The Drake Hotel Historical Pictures Chicago Illinois

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Drake Hotel 1920’s

Friedman Fine Art is pleased to present this gorgeous unique photograph of Chicago for sale.

When built in the 1920’s The Drake Hotel was constructed to historically stand apart from the rest. Designed by the architectural firm Marshall and Fox, the Drake Hotel was the first to have color television sets and air conditioning for each room. Some of the hotels notable guests include the late Diana, Princess of Wales, Elizabeth Taylor and Judy Garland. This luxurious hotel provides not only luxury services but also luxury retail with in-house stores such as Van Cleef and Arpels, Chanel and Hildt Galleries.

Actor Peter Ustinov once said “Each step you take in the Drake Hotel is like walking on diamonds”. Following in their father’s hotelier footsteps, Drake brothers Tracy and John set out to create a building that would quote “inspire awe and emulation.” The final cost for the hotel (furnishings included) was $10 million and opened New Years Eve 1920 with a special gala. Four years later, The Drake accommodated the Prince of Wales upon his visit to Chicago. Since then, the hotel has traditionally been the destination of the British Royal Family for all of their visits to the Chicago.

Inspired by the High Renaissance Italian Palaces of Rome and Florence, the Drake Hotel stands 14 stories high made with smooth limestone.

If you would like to purchase or view other contemporary or historical photographs of Chicago please follow this link Chicago Photography and Chicago Photographs.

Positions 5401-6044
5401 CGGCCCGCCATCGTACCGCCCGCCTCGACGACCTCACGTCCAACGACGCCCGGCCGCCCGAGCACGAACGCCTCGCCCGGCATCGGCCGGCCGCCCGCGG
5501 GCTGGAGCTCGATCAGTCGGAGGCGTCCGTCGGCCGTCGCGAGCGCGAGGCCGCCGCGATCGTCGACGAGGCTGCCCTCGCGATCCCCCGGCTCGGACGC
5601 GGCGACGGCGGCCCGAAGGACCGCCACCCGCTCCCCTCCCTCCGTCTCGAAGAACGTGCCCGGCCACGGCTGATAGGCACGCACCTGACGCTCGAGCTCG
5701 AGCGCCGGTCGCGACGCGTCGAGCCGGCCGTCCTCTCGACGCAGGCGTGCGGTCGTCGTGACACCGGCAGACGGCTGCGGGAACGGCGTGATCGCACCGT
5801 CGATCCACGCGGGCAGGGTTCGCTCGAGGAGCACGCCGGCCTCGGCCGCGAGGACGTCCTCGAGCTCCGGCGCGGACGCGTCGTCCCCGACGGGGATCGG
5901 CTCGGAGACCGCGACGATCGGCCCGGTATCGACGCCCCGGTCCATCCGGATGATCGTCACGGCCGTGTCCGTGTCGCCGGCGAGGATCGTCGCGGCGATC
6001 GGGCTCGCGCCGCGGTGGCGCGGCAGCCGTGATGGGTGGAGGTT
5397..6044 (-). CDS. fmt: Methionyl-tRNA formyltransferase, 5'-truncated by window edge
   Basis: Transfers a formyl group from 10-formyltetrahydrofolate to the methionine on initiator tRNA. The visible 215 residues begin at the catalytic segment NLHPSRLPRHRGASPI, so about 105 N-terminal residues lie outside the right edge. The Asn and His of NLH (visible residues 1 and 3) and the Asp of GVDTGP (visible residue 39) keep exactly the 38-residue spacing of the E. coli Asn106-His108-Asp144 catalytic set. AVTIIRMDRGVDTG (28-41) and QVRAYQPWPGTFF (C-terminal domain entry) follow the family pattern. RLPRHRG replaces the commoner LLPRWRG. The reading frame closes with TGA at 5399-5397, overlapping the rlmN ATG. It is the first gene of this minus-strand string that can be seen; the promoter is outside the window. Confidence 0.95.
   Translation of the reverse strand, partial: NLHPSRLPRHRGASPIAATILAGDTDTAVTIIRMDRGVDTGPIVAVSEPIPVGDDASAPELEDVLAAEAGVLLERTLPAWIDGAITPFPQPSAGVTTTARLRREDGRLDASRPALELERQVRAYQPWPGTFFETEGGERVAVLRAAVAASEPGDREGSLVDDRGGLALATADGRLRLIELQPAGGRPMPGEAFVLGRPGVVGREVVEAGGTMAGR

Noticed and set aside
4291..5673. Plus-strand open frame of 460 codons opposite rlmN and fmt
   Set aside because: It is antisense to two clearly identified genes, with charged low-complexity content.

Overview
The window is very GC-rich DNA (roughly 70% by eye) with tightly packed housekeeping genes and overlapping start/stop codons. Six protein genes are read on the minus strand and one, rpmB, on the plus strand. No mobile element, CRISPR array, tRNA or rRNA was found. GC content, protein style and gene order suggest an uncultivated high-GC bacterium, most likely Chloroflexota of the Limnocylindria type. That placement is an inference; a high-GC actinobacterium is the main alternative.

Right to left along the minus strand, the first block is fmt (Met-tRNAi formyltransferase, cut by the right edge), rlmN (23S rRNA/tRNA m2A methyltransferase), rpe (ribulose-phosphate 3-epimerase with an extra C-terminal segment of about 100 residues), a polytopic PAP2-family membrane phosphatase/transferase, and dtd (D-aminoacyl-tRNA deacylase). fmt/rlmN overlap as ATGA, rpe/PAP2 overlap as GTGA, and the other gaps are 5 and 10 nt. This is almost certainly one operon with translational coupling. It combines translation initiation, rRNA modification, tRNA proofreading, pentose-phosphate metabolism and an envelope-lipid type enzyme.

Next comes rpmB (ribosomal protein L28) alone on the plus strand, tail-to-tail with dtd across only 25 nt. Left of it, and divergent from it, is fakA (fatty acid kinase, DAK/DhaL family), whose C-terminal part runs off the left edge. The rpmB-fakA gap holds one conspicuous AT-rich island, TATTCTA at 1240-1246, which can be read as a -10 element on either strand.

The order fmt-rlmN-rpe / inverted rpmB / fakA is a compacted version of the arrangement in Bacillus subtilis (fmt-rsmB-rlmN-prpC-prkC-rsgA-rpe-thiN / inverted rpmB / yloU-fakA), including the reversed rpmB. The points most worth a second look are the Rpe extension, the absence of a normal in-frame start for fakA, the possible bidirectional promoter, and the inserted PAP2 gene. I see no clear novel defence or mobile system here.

Old Chicago Photos of Michigan Avenue for Sale

michigan-avenue-late-20s-243x300Friedman Fine Art and http://www.chicago-photographs.com are pleased to present this magnificent historical black-and-white photograph of Chicago.

Michigan Avenue, commonly known by its monikers “The Mag Mile” and the “The Magnificent Mile” of Chicago is sprinkled with tons of trendy shops ranging from affordable to luxurious. Prior to the 1909 plan of Chicago by Daniel Burnham, Michigan avenues (then Pike street) stopped at the Chicago River. After the plan, the street was expanded North of the River to be turned into a shopping and commercial haven. The streets were widened and now the street was rubbing elbows with Lake Michigan (nearly one block away in proximity) giving way to a name change dedicated to the Great Lake: Michigan Avenue.

Early on the Avenue was destined to be a landmark destination due to the many notable buildings and architectural wonders that include: The Tribune Tower, Wrigley Building, The John Hancock and the long standing Water Tower one of the few surviving structures from The Great Chicago Fire of 1871.

Today the Mag Mile has over 460 stores, 275 restaurants and 60 hotels. While North of Michigan Avenue consists mostly retail, the southern part of Michigan Avenue has main attractions such as Millennium Park and Cloud Gate, commonly referred to as The Bean, Mercy Hospital, the Chicago Cultural Center, the Symphony center and the world renowned Art Institute of Chicago.

If you would like to purchase or view other historical photographs of Chicago please follow this link Vintage Chicago Photographs.